Let me point out something that people seem to be forgetting: Eating disorders will shorten your life. How glamorous is that? You cold fall into cardiac arrest and die. You can ruin your bone density permanently so that you will never be able to participate in impact exercise again. The enamel on your teeth can wear off and you can experience tooth decay. Infertility and odd body hair growth can occur. Oh yeah, and your kidneys can fail too. Really sexy, right?

Those are just some of the physical repercussions. Emotionally, depression can set in or become exacerbated by an eating disorder. Oftentimes, this is accompanied by extreme anxiety, guilt and shame as well. Isolation is a natural tendency for someone suffering an eating disorder, so the joys of a social life also diminish.

Side effects vary from person to person, but none are fun. Not even that moment that you finally button those size 2 jeans you know are unrealistic for your body frame. Once that occurs, you will not be washed over with a wave of happiness. You will still just be you, and hungry. I can guarantee that. I hesitate to say this, but if all of those consequences are not enough to keep a person from romanticizing an eating disorder, think of this -- they don't even work to keep you thin. It may work short-term, but over time, muscle loss occurs and the body begins to hold on tight to any calorie that is consumed because it is scared no more are coming and it is starving to death. This means the furnace that is your metabolism, fueling and energizing the body, runs with a very weak flame. It can take years to correct this, and you will have to start eating food again if you would like to live a long life. In those years guess what? Yep, you got it -- you will probably gain more weight than you started with.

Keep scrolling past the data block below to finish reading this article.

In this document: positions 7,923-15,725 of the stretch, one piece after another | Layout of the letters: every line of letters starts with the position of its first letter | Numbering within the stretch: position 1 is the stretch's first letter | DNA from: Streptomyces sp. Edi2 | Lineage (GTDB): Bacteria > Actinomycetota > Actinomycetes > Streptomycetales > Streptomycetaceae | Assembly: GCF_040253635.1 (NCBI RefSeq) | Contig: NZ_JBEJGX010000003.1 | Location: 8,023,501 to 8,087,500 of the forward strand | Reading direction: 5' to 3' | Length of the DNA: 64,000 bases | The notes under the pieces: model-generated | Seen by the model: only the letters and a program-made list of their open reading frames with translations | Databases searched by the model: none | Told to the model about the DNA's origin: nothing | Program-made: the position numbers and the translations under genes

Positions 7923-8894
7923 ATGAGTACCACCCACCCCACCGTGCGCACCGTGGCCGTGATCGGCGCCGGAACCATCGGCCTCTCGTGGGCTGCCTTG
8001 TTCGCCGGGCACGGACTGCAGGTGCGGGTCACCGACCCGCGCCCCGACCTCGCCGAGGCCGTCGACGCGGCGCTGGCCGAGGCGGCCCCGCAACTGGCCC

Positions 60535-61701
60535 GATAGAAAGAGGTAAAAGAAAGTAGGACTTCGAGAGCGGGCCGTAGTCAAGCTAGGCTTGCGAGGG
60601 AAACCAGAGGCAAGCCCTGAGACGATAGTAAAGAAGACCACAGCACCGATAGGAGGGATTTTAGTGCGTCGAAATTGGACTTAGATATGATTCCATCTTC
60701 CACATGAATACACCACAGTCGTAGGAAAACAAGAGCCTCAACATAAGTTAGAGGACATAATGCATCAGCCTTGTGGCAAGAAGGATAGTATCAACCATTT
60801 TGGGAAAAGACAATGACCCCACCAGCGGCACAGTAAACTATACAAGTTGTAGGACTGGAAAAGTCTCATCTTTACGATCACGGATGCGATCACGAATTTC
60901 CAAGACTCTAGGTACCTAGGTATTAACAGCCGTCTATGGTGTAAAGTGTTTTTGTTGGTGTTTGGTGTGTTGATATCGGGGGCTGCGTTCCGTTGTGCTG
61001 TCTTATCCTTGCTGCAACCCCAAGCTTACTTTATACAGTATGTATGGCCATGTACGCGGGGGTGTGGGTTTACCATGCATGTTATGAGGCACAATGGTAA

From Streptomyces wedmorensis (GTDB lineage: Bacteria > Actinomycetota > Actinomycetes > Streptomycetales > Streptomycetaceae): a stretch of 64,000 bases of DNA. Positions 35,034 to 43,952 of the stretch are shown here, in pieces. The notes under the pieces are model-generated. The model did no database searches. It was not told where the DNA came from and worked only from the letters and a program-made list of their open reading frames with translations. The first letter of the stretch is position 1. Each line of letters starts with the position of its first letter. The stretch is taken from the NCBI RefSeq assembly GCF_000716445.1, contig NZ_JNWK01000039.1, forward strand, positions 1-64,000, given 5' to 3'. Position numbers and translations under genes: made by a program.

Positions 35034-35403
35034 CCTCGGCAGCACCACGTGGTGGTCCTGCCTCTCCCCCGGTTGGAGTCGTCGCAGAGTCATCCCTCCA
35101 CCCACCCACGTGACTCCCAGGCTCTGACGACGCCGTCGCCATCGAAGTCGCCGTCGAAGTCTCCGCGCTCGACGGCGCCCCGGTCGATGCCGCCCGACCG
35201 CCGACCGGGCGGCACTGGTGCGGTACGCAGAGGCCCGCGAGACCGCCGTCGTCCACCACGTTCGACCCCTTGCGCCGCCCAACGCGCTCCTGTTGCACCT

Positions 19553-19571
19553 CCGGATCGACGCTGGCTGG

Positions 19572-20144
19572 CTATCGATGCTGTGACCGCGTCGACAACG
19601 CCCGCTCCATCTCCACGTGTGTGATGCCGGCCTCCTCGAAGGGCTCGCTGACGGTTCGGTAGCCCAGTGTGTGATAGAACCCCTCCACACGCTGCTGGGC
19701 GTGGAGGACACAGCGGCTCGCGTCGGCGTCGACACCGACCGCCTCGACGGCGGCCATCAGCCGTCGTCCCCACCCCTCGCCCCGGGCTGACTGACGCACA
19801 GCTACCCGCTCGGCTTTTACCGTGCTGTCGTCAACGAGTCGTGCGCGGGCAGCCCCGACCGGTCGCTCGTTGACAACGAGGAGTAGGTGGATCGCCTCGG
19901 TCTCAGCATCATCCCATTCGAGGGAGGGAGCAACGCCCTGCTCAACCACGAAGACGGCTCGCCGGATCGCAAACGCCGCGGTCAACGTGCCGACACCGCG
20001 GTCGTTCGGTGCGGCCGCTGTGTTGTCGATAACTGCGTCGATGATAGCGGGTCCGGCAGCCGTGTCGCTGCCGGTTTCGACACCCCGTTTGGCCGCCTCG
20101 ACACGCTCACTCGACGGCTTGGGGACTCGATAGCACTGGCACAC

I realize eating disorders do not always consume a person solely because they are trying to be thin. They can be complex and as difficult to get to the bottom of as any other disease, and they deserve to be approached with a great deal of compassion. Healing takes extreme devotion and courage to face the sickness inside of the soul that is the disorder, but it can be done. My heart goes out to all that are on that journey. I'm sure they can tell you that it is not glamorous, and they are grateful they are learning a better way.

Seeking treatment for an eating disorder is courageous. If you are suffering, you are not alone. On my journey, I have learned that healthy and happy really is the new rich and skinny. I also learned the answer to body love and acceptance is not to focus on loving a certain body part, but to focus on overall happiness. The rest happens on it's own.